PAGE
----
Main Street Winter Garden was brought to town to assist in revitalizing and restoring the historic district. They were a powerful alley for the downtown businesses in this process. Main Street helped coordinate the efforts and needs of the individual business owners and tenants in the historic district with the goals and desires of the City. Kim Dryfoos served as an advocate for the downtown historic buildings and important liaison with the City. When the redevelopment was completed, our interests and efforts were in conjunction with the City’s goals, and Main Street was a huge part of that successful result.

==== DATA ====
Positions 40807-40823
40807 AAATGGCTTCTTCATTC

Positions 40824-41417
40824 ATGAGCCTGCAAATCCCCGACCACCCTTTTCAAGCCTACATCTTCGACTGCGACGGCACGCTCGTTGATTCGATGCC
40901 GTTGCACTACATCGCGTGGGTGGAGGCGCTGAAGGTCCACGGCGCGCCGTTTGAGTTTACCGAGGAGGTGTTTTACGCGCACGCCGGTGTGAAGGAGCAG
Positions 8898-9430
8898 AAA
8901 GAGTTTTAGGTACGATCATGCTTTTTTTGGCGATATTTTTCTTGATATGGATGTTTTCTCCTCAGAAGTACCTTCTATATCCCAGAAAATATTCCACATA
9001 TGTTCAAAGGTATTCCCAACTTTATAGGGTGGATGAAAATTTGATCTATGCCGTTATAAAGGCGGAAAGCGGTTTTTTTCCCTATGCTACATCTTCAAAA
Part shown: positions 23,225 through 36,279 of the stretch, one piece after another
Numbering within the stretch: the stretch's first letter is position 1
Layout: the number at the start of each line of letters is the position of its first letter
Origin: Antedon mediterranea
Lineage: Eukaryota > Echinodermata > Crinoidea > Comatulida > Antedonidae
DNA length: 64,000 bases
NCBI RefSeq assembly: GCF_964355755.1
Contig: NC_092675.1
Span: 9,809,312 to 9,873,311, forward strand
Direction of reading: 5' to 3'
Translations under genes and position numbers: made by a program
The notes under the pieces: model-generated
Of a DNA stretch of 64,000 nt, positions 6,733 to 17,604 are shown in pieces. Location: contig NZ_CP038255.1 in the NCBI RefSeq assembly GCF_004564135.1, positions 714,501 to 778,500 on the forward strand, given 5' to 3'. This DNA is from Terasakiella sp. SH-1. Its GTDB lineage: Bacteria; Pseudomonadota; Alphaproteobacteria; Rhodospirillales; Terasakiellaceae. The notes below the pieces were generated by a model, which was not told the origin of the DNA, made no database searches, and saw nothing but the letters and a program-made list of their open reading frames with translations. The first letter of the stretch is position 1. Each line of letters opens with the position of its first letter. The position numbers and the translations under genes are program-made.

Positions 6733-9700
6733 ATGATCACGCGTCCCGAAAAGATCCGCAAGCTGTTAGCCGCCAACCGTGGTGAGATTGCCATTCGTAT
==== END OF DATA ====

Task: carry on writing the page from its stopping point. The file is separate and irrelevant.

Another important project in the downtown revitalization was restoring the Garden Theatre. The Edgewater Hotel has always had a special relationship with the Garden Theatre. Early in the grant approval process, we assisted board members Ann and Bob Ellis during a trip to Tallahassee to lobby for the Theatre at the state level. During the construction of the theatre, the Edgewater housed the offices of it’s new management to allow them to get their operation started downtown. We have enjoyed a special relationship to this day in which we provide hotel rooms for their talent or guests in exchange for advertising. Our shared historic identity has made us kindred spirits on this journey of downtown revitalization.